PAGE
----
Tags: Education, Enrichment, In This Issue, Kids, Local, Parenting, Party and Entertainment, Tweens & Teens
Experience the World of Archaeology at The Children's Museum
Dig into the Past in National Geographic Treasures of the Earth
June 01, 2011This summer, explorers of all ages will get a chance to dig into the past in the newest permanent exhibit opening at The Children's Museum: National Geographic Treasures of the Earth! In this exhibit your family will experience the world of archaeology and learn how it helps us piece together stories of the past by uncovering, investigating, interpreting and preserving what people leave behind.
Your little Indiana Jones-in-training will enjoy exploring re-creations of three real-life archaeological sites including the tomb of Seti I in Egypt, the Terra Cotta warriors in China, and the underwater excavation of the shipwreck of Capt. Kidd in the Dominican Republic. These immersive environments set the stage for a unique and engaging family learning experience.
Under the Sand
In Egypt's Valley of the Kings, the tomb of Seti I is the longest, deepest, and most complete tomb discovered and has walls covered with exquisite decoration. In this section of the exhibit, families can solve the puzzle to learn whose tomb this is, climb inside the mysterious tunnel to learn where it leads, and help determine if this is a pharaoh's tomb.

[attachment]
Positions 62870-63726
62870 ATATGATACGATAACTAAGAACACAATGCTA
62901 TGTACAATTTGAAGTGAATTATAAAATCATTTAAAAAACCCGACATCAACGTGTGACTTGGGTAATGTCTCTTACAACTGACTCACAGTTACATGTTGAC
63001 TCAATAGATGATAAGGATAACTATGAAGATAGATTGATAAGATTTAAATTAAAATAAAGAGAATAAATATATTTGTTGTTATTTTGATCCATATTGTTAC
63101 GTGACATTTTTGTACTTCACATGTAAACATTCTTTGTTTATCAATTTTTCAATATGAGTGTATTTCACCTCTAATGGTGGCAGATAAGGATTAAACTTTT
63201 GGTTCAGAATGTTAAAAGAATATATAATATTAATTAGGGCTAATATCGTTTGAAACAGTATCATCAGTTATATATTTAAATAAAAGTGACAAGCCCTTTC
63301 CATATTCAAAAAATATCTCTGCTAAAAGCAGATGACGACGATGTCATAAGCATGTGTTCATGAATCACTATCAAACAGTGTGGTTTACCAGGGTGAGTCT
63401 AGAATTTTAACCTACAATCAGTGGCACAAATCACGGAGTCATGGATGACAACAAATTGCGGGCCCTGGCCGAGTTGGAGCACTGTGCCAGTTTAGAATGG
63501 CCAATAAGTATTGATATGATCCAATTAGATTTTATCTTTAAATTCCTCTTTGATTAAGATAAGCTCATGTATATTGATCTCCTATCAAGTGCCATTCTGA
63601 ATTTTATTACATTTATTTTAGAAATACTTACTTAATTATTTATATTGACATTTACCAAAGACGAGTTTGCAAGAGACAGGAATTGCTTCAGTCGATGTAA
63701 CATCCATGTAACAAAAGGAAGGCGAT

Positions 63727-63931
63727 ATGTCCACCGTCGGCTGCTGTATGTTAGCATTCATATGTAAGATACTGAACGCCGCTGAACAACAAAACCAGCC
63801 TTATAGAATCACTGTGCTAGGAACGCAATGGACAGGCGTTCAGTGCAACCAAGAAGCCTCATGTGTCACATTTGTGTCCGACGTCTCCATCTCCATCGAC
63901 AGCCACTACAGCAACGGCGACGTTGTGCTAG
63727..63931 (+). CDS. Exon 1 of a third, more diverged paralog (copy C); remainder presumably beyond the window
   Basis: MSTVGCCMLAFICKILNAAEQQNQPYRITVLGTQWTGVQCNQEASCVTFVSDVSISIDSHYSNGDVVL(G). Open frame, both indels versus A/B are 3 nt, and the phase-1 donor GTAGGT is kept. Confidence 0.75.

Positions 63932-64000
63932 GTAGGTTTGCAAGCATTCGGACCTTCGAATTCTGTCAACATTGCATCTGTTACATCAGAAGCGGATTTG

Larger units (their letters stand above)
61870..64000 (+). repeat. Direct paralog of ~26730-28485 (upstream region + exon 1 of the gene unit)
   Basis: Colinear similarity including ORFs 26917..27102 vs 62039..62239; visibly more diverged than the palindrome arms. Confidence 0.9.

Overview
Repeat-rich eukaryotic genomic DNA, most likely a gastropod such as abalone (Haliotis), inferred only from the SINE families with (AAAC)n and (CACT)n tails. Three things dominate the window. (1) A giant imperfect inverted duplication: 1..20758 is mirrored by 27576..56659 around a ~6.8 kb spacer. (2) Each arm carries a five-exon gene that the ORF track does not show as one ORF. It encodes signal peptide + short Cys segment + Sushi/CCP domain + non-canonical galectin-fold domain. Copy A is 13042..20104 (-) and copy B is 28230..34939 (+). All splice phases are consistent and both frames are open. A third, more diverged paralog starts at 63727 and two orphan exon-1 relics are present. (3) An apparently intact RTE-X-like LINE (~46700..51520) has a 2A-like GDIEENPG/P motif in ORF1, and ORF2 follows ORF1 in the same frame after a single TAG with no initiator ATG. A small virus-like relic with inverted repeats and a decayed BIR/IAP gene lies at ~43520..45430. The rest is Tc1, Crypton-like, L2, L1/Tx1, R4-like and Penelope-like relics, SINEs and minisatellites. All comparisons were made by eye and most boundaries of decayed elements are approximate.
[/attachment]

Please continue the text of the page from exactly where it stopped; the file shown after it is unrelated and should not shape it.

Under the Earth
At the time of their discovery, no one knew the purpose of the Terra Cotta Warriors or who had created them, but archaeologists very quickly suspected that the warriors were part of the burial complex of China's first emperor, Qin Shi Huangdi. Today, this vast excavation site has yielded nearly 8,000 figures. At The Children's Museum, visitors can help excavate re-created warriors in the Dig Pit, work together to put one of three different figures back together, and virtually repaint a warrior themselves.
Under the Sea
Lost for 300 years, convicted pirate Capt. William Kidd's ship – the Cara Merchant – was lost in the waters of the Caribbean. In wasn't until 2007 that researchers from IU's Office of Underwater Science discovered the wreckage in less than 10 feet of water off the coast of the Dominican Republic. In Treasures of the Earth, families can help discover how the Cara Merchant might have ended up where it did, look for clues in the cannon pile, and use a dredge to suck up sand to reveal the precious artifacts buried underneath the sea.
Much like the Paleo Prep Lab in Dinosphere, in Treasures of the Earth the Archaeology Lab will feature ongoing scientific investigations and archaeological research. Children and families will have the opportunity to talk to archaeological experts as they are conducting investigations on artifacts recovered from archaeological sites. Created specifically for the exhibit, a special wet lab will feature the only cannon recovered from the Cara Merchant site as a conservation treatment works to remove encrustations and stabilize the iron.
This summer, your budding archaeologist will have a blast discovering for themselves the world of archaeology at The Children's Museum of Indianapolis!
Jaclyn Falkenstein is the Public Relations Coordinator at The Children's Museum of Indianapolis.